Fish Stocking and Restoration the Great Smoky Mountains National Park

GSMNP Seasonal Road Closures: Active

Game fish stocking in the Great Smoky Mountain National Park


One of the great ways to relax in the Great Smoky Mountains National park is by fishing in the creeks, streams, and rivers throughout the park.

Since fishing has been popular in the national park even before it was even designated a park, there has been tremendous pressure on the native fish stocks. Currently fishing in the parks waterways is fantastic due to current restoration efforts and in part due to the stocking of non native fish in the past.


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Loggers first started stocking fish in the streams of Smoky Mountains in 1910. The fish they were stocking was the non native rainbow trout which to this day is one of the most sought after fish by anglers in the park.

Since the national parks creation in the 1930s, fishing has long been one of the parks most popular uses of the park and as a result the national park service had fish stocking programs.

Without realizing that the introduction of non native species was in direct violation of the National Park Service policies of protecting native species and the elimination of exotic species from the protected habit of a National Park, the park service ran a fishery management program that stocked fish for 30 years.

While the park service was stocking exotic fish, they were adding rainbow trout and northern strains of brook trout into creeks and streams all throughout the park until the early 1950s. After the early 50’s up until when the non native fish stocking program was dropped in 1975, the decision by the park service was to only stock non native fish in very heavily fished areas such as popular campgrounds, near picnic areas and some roadsides.


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Fish Restoration in the Great Smoky Mountain National Park


At this point there is no longer any fish stocking programs going on in the park but there are active native fish restoration programs to re-establish native species which have been quite successful.

The National Park Service policy and guideline of only stocking native species back into the park if the species endangered or threatened has been hampered by the lack of funds in the park service but thanks to the generosity of the following organizations which helped raise the moneys need with the park service, you may now fish for and keep brook trout which have been closed to fishing as a protected species in the park since 1976:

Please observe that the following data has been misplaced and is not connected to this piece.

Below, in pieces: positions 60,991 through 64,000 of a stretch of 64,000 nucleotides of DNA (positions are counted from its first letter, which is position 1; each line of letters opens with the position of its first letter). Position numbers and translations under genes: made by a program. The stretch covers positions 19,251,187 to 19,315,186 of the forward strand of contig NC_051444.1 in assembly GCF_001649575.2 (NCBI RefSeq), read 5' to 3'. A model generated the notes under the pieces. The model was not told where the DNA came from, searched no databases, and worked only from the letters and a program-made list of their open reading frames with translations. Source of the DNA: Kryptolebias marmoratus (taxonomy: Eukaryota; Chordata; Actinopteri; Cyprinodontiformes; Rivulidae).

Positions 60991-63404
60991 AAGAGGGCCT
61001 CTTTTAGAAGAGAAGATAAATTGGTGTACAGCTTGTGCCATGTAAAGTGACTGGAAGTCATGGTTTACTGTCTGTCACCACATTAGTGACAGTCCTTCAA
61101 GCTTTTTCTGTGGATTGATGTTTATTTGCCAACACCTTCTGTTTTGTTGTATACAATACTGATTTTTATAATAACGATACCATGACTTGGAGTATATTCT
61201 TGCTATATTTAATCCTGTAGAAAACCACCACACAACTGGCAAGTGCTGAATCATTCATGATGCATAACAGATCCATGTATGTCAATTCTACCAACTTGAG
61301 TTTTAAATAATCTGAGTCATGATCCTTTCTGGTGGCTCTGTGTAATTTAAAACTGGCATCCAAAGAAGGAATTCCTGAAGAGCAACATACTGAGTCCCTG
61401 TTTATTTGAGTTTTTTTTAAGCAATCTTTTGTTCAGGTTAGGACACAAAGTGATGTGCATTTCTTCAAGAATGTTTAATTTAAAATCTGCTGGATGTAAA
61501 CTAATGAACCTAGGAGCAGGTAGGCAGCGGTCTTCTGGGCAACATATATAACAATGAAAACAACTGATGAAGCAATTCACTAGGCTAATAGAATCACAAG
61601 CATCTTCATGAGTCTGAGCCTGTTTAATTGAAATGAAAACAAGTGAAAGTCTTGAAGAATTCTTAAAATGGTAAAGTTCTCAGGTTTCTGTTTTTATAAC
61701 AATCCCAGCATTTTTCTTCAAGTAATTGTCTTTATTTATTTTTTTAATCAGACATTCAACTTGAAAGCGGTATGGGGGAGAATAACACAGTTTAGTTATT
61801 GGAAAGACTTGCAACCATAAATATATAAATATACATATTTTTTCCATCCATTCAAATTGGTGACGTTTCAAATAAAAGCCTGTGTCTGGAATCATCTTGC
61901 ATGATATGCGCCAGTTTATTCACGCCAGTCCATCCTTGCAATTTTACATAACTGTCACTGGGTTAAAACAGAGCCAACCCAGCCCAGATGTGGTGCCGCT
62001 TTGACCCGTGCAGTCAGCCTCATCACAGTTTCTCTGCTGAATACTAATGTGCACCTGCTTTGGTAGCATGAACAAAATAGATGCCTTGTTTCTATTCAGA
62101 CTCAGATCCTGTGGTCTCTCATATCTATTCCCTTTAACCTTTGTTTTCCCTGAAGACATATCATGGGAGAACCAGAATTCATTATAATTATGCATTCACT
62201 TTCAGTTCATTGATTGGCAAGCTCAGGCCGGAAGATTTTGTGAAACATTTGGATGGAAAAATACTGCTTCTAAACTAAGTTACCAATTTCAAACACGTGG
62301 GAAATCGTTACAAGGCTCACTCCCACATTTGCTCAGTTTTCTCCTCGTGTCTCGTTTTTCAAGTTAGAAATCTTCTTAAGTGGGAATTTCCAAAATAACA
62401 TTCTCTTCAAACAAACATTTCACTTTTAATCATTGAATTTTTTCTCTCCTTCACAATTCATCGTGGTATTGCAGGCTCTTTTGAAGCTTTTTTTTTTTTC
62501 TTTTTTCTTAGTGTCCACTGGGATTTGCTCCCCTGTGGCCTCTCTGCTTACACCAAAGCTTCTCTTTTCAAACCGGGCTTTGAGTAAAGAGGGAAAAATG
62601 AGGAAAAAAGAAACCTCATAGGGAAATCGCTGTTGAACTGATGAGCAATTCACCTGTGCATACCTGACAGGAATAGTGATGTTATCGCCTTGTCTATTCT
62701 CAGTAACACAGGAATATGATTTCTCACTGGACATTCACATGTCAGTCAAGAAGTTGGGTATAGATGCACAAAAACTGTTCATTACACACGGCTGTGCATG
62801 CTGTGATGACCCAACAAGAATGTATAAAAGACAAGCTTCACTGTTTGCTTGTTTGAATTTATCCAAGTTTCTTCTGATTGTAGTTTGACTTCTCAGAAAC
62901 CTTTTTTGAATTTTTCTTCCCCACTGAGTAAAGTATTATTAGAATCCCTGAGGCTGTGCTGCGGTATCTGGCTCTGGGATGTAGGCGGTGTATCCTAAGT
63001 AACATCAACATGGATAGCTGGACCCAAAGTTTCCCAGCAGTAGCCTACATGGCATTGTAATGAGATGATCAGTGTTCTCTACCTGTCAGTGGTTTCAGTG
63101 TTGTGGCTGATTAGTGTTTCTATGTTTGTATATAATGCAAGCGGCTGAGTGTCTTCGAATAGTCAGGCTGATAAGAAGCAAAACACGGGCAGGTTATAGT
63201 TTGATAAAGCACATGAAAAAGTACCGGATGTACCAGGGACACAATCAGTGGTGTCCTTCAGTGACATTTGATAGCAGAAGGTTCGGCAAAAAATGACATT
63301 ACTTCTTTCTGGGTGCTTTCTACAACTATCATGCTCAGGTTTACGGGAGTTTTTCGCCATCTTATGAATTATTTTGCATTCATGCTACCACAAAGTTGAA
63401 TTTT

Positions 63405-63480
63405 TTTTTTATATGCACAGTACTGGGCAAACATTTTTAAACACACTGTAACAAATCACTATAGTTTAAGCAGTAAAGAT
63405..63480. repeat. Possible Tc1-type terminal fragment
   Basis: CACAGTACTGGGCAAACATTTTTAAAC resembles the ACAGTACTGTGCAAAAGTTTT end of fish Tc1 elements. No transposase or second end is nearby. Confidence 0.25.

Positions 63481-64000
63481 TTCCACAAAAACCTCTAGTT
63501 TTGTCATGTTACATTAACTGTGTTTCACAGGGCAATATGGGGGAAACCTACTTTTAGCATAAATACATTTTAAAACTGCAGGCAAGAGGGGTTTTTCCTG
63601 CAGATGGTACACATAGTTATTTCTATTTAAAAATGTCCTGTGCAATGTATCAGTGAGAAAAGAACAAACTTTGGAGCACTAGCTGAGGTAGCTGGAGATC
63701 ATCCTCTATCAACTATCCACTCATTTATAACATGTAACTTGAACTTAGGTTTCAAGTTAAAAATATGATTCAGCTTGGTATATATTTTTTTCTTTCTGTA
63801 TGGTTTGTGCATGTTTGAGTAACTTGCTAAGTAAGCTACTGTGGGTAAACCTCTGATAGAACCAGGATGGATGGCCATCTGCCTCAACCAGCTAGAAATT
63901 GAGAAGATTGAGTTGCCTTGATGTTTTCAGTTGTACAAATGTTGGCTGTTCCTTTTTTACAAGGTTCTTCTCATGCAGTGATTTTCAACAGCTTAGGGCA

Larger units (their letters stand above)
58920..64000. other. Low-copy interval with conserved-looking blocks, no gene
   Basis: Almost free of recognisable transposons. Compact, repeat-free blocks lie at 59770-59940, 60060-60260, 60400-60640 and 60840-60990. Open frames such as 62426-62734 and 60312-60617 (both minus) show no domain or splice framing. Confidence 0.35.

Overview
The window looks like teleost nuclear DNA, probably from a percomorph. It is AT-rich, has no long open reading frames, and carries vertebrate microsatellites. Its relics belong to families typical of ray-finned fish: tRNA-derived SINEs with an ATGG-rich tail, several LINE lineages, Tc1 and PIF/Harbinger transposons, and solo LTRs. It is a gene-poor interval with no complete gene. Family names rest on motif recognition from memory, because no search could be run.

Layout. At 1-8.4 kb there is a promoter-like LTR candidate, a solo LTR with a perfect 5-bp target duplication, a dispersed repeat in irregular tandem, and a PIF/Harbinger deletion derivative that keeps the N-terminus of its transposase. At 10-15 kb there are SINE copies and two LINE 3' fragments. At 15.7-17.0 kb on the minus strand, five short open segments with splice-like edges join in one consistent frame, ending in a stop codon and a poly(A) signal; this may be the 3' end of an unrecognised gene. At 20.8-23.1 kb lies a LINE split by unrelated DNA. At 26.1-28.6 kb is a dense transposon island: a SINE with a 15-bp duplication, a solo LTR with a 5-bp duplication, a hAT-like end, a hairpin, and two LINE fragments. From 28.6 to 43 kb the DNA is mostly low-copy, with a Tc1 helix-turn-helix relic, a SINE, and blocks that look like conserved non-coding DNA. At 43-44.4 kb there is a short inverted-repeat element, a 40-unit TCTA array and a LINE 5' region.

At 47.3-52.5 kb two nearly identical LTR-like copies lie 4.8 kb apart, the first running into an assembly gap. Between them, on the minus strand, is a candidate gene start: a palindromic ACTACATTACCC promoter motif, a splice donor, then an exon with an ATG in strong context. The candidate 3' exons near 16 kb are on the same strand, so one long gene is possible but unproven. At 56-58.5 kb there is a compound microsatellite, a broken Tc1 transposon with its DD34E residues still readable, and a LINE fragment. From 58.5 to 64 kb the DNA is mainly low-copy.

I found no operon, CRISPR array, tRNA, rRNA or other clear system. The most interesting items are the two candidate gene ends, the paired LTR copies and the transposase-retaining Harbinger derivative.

The brook trout have been in trouble since the early 1900 due to logging and the importing and stocking of the non native rainbow trout. As a result the brook trout which is the only native trout in the Smoky Mountains National Park was reduced to a quarter of its original range within the park borders. To restore the fish population did not just mean dropping Brook trout into the water and let nature take its course.

This successful fish restoration program began in 1987 and the areas that the restoration was to take place were carefully chosen. The restoration waters had to have natural barriers such as steep inclines, waterfalls and natural damning in order to prevent the re invasion of the of non native rainbow trout and brown trout who would decimate the brook trout’s population.

The nonnative trout were first removed mainly through the use of electrical fishing so as not to harm the fragile habit. Once the exotic fish were completely removed form the restoration area, the brook trout fingerlings were released in the wild. These areas were then closed to fishing for three years and carefully monitored to make sure the restored fish repopulated the restoration area. Once it was determined a section was successful, it was open to fishing.

The park service then conducted a 3 year fishing study of the areas that the brook trout have been repopulated and after checking 8 waters that were closed to fishing versus 8 waterways that were not closed to fishing, it was determined that the brook trout population did not suffer from angling.

Brook trout restoration joins the Elk restoration in the national park as a complete success. With careful monitoring and anglers sticking to the fishing limits set by the park service, we should expect the 100 miles of area that are exclusively occupied by brook trout expand.

On sad note, air pollution and the acid rain cause by the air pollution may be the next greatest threat to the brook trout population as well as many of the aquatic creatures of the park and the plants and animals that depend on them for their survival.

The other threatened fish species the National Park Service is attempting to restore right now are spotfin chub and the Smoky Mountain madtom who once thrived within the Great Smoky Mountain National Park.

Your Smokies Fishing in the National Park pages:

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